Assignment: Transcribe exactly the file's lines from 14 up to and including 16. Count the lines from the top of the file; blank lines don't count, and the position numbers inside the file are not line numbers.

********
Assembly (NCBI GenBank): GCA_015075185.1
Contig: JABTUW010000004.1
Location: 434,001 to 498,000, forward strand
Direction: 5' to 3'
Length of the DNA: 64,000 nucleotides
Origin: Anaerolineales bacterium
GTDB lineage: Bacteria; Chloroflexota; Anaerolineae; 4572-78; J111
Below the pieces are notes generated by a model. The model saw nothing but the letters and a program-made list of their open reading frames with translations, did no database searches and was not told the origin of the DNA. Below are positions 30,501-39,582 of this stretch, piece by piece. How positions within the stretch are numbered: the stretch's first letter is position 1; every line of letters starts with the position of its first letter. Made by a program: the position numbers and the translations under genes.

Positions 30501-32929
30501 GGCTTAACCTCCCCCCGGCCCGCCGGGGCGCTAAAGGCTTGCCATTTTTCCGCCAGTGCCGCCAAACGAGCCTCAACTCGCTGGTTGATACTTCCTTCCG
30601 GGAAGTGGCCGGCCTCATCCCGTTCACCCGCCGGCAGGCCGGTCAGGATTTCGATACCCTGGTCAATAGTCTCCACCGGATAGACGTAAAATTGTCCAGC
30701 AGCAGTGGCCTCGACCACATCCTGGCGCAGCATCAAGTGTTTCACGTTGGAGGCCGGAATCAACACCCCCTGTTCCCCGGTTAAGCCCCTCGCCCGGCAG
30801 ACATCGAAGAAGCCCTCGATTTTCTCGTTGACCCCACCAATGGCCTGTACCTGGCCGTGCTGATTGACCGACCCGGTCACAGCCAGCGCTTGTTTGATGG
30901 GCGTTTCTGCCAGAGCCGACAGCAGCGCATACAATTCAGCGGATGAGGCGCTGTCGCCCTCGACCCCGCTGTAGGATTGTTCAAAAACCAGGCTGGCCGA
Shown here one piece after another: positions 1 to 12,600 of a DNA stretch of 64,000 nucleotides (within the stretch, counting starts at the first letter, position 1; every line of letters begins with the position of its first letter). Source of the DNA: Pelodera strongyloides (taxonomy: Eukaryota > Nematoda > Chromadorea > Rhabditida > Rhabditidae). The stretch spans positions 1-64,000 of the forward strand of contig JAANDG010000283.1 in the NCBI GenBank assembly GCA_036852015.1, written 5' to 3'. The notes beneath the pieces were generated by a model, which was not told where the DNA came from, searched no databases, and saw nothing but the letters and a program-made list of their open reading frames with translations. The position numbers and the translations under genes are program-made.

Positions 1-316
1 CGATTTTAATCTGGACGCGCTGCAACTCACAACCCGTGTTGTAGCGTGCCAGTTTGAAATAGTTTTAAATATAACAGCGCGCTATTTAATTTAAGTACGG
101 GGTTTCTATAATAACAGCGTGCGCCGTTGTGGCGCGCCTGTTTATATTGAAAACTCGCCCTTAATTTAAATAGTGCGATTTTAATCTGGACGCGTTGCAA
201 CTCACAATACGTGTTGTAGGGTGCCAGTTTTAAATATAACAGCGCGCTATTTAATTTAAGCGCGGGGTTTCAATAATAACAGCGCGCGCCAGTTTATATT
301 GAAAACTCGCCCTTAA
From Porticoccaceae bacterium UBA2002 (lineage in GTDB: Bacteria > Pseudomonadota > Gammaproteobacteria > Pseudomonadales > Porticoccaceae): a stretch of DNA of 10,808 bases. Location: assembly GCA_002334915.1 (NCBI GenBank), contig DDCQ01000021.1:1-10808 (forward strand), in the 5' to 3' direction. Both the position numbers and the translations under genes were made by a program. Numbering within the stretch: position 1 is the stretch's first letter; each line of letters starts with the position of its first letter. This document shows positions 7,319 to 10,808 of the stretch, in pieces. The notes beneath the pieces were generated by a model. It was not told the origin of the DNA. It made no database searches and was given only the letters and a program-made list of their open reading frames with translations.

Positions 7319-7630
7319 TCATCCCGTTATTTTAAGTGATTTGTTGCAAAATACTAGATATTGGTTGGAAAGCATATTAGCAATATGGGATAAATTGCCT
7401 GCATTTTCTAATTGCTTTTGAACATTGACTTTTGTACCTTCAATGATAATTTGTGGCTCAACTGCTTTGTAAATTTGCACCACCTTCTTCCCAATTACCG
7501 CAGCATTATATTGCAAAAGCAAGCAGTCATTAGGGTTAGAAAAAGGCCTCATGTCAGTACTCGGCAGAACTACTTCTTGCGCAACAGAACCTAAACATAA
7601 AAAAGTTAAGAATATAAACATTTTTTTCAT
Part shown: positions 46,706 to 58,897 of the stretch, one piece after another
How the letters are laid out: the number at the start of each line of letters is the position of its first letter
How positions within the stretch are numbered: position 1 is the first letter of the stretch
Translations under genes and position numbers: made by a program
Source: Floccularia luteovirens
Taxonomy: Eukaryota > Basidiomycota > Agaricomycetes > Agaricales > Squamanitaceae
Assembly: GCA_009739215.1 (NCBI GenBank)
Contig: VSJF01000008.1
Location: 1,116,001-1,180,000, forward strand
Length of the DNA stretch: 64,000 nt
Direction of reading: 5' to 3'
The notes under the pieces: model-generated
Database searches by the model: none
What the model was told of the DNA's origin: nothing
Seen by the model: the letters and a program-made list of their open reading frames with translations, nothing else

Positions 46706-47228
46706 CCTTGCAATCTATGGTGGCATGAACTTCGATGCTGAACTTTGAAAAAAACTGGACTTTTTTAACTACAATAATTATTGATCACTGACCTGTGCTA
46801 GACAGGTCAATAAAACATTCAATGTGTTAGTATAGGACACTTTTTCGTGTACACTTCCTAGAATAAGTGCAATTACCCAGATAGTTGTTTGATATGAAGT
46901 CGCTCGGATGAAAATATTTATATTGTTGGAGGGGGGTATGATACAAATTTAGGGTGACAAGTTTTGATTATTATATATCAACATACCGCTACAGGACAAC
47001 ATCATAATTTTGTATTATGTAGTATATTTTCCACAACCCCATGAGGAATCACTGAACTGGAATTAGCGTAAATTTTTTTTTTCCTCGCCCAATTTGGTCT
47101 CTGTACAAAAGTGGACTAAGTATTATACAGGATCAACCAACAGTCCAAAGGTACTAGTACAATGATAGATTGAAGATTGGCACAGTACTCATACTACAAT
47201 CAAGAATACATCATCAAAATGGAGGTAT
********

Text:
30901 GCGTTTCTGCCAGAGCCGACAGCAGCGCATACAATTCAGCGGATGAGGCGCTGTCGCCCTCGACCCCGCTGTAGGATTGTTCAAAAACCAGGCTGGCCGA
Shown here one piece after another: positions 1 to 12,600 of a DNA stretch of 64,000 nucleotides (within the stretch, counting starts at the first letter, position 1; every line of letters begins with the position of its first letter). Source of the DNA: Pelodera strongyloides (taxonomy: Eukaryota > Nematoda > Chromadorea > Rhabditida > Rhabditidae). The stretch spans positions 1-64,000 of the forward strand of contig JAANDG010000283.1 in the NCBI GenBank assembly GCA_036852015.1, written 5' to 3'. The notes beneath the pieces were generated by a model, which was not told where the DNA came from, searched no databases, and saw nothing but the letters and a program-made list of their open reading frames with translations. The position numbers and the translations under genes are program-made.

Positions 1-316